|The Southern-most Model Railroad
The McMurdo Station model railroad
in Antarctica is at the bottom of the world
by James Ross
We believe we have the world’s most southerly
model railroad layout. It is at McMurdo Station, Antarctica,
77 degrees 53 minutes south.
Click on the map for a larger
Map courtesy of Center for
Astrophysical Research in
McMurdo Station was
established by the US Navy and National Science Foundation in
1956 to support the International Geophysical Year. It is the
largest population center in Antarctica with around 200 people
in the winter and over 1,000 people in the summer. Its mission
is to support scientific research in Antarctica and act as the
air terminus for cargo and passenger flights to the
Amundsen-Scott South Pole Station and other camps and stations
deep in Antarctica. The majority of supplies arrive in
February when the annual tanker and supply ships are
offloaded. There are also periodic flights between McMurdo
Station and New Zealand during the summer months. The station
is isolated from all physical contact with the outside world
from early March to late August with the exception of an
occasional medical evacuation flight.
This past winter (southern hemisphere winter
of 2001, March-September) several of the McMurdo Station staff
formed a club to build a model railroad layout. The club
consisted of four members and no materials. During the winter
we scoured dumpsters and scrap piles to obtain 2 by 4s,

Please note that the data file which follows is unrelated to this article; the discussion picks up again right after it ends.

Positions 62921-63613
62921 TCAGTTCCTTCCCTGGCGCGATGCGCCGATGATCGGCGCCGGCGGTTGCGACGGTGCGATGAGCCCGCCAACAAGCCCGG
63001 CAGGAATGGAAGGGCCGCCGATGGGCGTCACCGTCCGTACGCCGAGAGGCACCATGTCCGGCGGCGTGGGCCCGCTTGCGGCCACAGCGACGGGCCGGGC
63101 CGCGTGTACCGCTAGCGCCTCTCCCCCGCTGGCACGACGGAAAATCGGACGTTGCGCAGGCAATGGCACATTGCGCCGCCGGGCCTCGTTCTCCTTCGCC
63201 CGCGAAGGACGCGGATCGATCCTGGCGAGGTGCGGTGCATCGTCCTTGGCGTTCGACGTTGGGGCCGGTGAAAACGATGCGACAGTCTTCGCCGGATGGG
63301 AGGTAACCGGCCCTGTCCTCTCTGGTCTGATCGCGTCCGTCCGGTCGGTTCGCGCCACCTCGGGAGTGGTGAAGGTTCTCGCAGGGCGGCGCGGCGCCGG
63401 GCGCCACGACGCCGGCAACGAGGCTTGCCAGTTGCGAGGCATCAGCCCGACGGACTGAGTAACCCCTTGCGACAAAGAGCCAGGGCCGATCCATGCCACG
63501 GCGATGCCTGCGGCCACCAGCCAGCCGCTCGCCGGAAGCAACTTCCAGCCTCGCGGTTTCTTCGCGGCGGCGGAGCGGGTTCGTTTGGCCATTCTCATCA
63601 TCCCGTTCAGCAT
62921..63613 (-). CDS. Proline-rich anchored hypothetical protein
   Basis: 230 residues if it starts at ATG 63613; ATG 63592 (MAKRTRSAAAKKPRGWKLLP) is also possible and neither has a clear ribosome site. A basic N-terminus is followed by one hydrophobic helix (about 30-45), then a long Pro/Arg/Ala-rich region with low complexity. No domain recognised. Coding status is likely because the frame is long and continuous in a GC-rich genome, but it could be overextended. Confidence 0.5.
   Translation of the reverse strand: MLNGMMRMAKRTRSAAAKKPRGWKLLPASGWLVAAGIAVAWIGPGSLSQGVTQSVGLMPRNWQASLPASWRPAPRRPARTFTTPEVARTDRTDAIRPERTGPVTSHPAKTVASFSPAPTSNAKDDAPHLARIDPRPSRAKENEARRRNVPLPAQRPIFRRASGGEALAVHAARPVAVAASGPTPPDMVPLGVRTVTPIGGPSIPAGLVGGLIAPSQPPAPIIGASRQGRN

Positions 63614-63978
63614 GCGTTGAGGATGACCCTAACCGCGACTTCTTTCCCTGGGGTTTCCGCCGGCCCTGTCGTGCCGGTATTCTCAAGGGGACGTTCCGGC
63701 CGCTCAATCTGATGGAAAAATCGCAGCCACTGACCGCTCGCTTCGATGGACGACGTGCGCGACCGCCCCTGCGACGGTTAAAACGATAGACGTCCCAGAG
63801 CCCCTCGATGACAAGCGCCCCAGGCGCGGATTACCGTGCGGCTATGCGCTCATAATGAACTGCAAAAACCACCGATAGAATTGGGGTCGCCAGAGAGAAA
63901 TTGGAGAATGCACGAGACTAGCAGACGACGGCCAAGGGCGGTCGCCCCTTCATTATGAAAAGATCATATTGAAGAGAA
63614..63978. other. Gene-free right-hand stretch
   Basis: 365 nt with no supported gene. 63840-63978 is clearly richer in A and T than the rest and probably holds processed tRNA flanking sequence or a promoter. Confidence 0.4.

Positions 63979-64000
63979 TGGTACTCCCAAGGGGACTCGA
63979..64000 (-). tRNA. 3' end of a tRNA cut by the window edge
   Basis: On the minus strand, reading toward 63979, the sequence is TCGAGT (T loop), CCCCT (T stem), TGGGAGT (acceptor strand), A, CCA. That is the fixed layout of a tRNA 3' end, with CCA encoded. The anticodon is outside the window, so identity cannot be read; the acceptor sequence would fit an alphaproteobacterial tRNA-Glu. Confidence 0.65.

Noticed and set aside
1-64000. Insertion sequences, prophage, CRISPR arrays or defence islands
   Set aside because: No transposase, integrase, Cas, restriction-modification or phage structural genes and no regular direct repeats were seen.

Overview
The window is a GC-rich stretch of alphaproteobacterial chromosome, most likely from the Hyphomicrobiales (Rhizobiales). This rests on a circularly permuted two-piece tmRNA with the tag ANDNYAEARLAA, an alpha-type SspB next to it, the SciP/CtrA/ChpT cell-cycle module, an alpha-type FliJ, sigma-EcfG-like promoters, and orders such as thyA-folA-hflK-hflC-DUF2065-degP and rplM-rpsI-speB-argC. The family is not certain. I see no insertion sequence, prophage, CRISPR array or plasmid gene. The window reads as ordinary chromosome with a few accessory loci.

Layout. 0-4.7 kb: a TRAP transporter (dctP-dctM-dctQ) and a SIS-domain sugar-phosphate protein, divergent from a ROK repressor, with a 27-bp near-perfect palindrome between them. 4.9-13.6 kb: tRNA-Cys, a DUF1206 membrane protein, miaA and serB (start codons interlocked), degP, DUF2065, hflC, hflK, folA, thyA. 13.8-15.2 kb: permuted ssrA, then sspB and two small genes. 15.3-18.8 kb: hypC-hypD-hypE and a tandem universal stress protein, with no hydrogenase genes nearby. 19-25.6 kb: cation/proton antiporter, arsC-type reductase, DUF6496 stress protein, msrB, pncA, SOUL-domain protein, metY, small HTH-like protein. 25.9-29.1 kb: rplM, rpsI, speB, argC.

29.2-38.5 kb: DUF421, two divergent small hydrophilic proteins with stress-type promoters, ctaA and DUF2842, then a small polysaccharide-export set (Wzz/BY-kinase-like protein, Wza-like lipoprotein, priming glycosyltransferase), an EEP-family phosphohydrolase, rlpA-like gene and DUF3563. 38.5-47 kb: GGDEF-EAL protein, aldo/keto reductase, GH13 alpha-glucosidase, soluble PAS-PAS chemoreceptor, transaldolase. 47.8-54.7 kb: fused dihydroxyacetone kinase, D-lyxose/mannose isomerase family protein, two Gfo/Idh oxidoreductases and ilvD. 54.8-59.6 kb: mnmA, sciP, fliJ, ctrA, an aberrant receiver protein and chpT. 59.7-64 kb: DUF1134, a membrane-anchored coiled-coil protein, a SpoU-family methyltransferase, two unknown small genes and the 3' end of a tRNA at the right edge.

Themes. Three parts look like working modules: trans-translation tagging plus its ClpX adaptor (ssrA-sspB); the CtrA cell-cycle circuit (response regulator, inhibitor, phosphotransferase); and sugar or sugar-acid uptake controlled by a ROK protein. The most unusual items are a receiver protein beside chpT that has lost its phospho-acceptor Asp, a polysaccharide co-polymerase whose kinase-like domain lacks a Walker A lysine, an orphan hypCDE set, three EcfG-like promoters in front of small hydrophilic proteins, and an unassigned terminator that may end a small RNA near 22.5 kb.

plywood, and various hardware. One of the members volunteered
to have part of an old disassembled layout mailed from home
when airlift and mail service resumed in late August. We
shared the costs of new cork roadbed, track connectors, minor
hardware and postage.
Amundsen-Scott South Pole, about 900
miles south of McMurdo
Other than obtaining materials, we faced
other obstacles unique to the Antarctic. We had to overcome a
shortage of heated space to house the layout, our 54-hour per
week work schedules and shifts, and the likelihood that some
or all of us would not have our contracts renewed for future
seasons to continue the effort. We finally found a place for
the layout in an old Quonset hut where it shares space with a
sewing club in a room located above a two-lane bowling alley
and weight room.
McMurdo Station as seen from Observation
Hill. Click on the photo for a larger
We had several dreams of how the layout
should look. At one point we hoped to develop a notional
railroad line serving the McMurdo Station and Scott Base area
of Ross Island (named by James Clark Ross in the 1840s).
However, when reality caught up we settled on an oval
plan based loosely on NMRA modular standards.
Southern-most model railroad is waiting for a new
crew to add landscaping and
a basic table using 2 by 4s and plywood (3/4” tongue and
groove) with drywall screws throughout. We built four
modules each 3 by 3 feet and four bridge modules each 2 x 6
feet. These were then bolted together to form a 6 by
12-foot table with two bridge modules in reserve for possible
future expansion. The 16 supporting legs are bolted to the end
Our track layout consists of two mainlines
and a third interior line to serve as additional access to a
switchyard and industrial area. These three areas or lines are
electrically isolated to comprise three main operating blocks.
All track is on the same level with any gradient the result of
the warped or uneven floor of the building.
not accomplished any landscaping or other improvements at this
point because we have now left McMurdo Station and turned
operations over to the summer crew. Hopefully, some of the
summer crew will continue the project and keep it alive for
any of us who might receive contracts to return to Antarctica
in future seasons.